In the special case where R4 has the formula IV, i.e. there are two piperazine groups in the molecule, it is convenient to employ the following scheme 4 to prepare the compound: ##STR13## wherein the groups are selected as set forth above. It should be noted that the R1, R2, and R3 groups on each end of the molecule need not be the same, i.e. if, for example, a mixture of acryloyl chloride and methacryloyl chloride are used to acylate the di-piperazine intermediate in scheme 4 above, the R1, R2, and R3 groups on one end of the molecule will differ from the R1, R2, and R3 groups on the other end of the molecule. The R8 group is derived from a di-carboxylic acid compound, preferably a di-carboxylic acid having a higher alkylene group between the acid groups, or a reactive derivative thereof, e.g. an anhydride, an acid halide, or transesterifiable ester thereof. Examples of diacids include aliphatic diacids, e.g. succinic acid and substituted succinic acids (as described below, and aromatic diacids, e.g. phthalic acid. Preferred diacids having a higher alkylene chain are described in Encyclopedia of Polymer Science and Technology, vol. 11, pp. 476-489, (John Wiley & Sons, Inc. New York, N.Y., 1988), the disclosure of which is incorporated herein by reference. Such preferred diacids include dimer acids (produced by the dimerization of fatty acids that results in an R8 group which is a divalent hydrocarbon, e.g. oleic acid that results in an R8 group which is a divalent hydrocarbon having 36 carbon atoms), tridecanedioc acid (produced by the ozonolysis of erucic acid), C19 diacid (produced by the hydroformylation of oleic acid with carbon monoxide) and C21 diacid (produced by the reaction of tall oil fatty acid with acrylic acid). The preferred diacids are dimer acids. Dimer acids are also described in detail in U.S. Pat. No. 5,138,027 (Van Beek), the disclosure of which is incorporated herein by reference. The compounds of formula II can be considered compounds of formula I wherein R4 is a substituted aliphatic group, e.g. when R8 is derived from a dimer acid such that R4 is a higher alkyl group substituted with an acrylamido-piperazinyl-carbonyl group.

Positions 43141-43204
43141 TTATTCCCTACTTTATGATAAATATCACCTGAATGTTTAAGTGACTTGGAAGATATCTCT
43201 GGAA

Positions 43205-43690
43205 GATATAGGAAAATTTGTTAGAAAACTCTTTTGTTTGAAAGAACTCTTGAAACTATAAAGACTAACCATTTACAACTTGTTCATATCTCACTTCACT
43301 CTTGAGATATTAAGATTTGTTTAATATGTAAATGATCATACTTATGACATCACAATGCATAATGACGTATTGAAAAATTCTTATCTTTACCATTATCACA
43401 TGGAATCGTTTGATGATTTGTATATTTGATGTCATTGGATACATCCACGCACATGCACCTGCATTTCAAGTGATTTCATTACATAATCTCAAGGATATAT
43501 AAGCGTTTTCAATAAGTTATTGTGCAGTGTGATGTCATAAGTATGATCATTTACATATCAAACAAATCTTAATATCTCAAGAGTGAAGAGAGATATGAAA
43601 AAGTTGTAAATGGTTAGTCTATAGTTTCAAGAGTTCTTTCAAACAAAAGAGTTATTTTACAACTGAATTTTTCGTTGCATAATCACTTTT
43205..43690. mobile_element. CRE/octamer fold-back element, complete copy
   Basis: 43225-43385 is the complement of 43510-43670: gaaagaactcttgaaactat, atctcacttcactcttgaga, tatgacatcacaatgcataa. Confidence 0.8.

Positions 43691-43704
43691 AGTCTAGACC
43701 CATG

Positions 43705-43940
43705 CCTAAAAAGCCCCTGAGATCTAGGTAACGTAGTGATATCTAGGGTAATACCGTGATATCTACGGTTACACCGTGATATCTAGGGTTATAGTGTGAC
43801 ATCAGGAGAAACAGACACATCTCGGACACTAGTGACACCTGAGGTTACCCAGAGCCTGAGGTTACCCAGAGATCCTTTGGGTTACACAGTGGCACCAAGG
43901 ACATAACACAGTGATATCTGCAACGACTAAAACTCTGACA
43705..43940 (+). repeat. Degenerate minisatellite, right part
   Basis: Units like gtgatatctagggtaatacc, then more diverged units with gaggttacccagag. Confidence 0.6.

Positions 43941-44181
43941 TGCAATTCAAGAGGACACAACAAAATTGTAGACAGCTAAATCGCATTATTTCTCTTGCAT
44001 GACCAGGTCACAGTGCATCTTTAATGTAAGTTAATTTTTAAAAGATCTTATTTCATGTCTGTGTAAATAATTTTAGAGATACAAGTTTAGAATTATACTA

In the special case of compounds of formula III, i.e. there are two piperazine groups in the molecule and an R17 group, it is convenient to employ the following scheme 5 to prepare the N,N'-diacylamido-piperazine compound: ##STR14## wherein the groups are selected as set forth above. It should be noted that the R1, R2, and R3 groups on each end of the molecule need not be the same; if, for example a mixture of acryloyl chloride and methacryloyl chloride are used to acylate the di-piperazine intermediate in scheme 5 above, the R1, R2, and R3 groups on one end of the molecule will differ from the R1, R2, and R3 groups on the other end of the molecule. The reactant HO--R17 --OH is a polyol reactant. Examples of polyols are polyalkyleneoxy compounds, e.g. those described in Encyclopedia of Polymer Science and Technology, vol. 6, pp. 225-322 (John Wiley & Sons, Inc., New York, N.Y. 1986), the disclosure of which is incorporated herein by reference. Preferred polyols are alkyleneoxyalkyl or alkyleneoxyaralkyl compounds having at least two free hydroxyl groups. Examples of alkyleneoxyalkyl compounds are ethoxylated and/or propoxylated lower alkane polyols, e.g. propoxylated trimethylolpropane (e.g. Photonol PHO-7072), ethoxylated trimethylolpropane (e.g. Photonol PHO-7149, Photonol PHO-7155, and Photonol PHO-7158), propoxylated glycerol (e.g. Photonol PHO-7094), propoxylated neopentylglycol (e.g. Photonol PHO-7127), and ethoxylated neopentylglycol (e.g. Photonol PHO-7160). Examples of alkyleneoxyaralkyl compounds are ethoxylated and/or propoxylated alkylpolyphenols, e.g. propoxylated bisphenol A (e.g. Photonol PHO-7020) and ethoxylated bisphenol A (e.g. Photonol PHO-7025, and Photonol PHO-7028). All of these Photonol products are available commercially from Henkel Corporation, Ambler, Pa.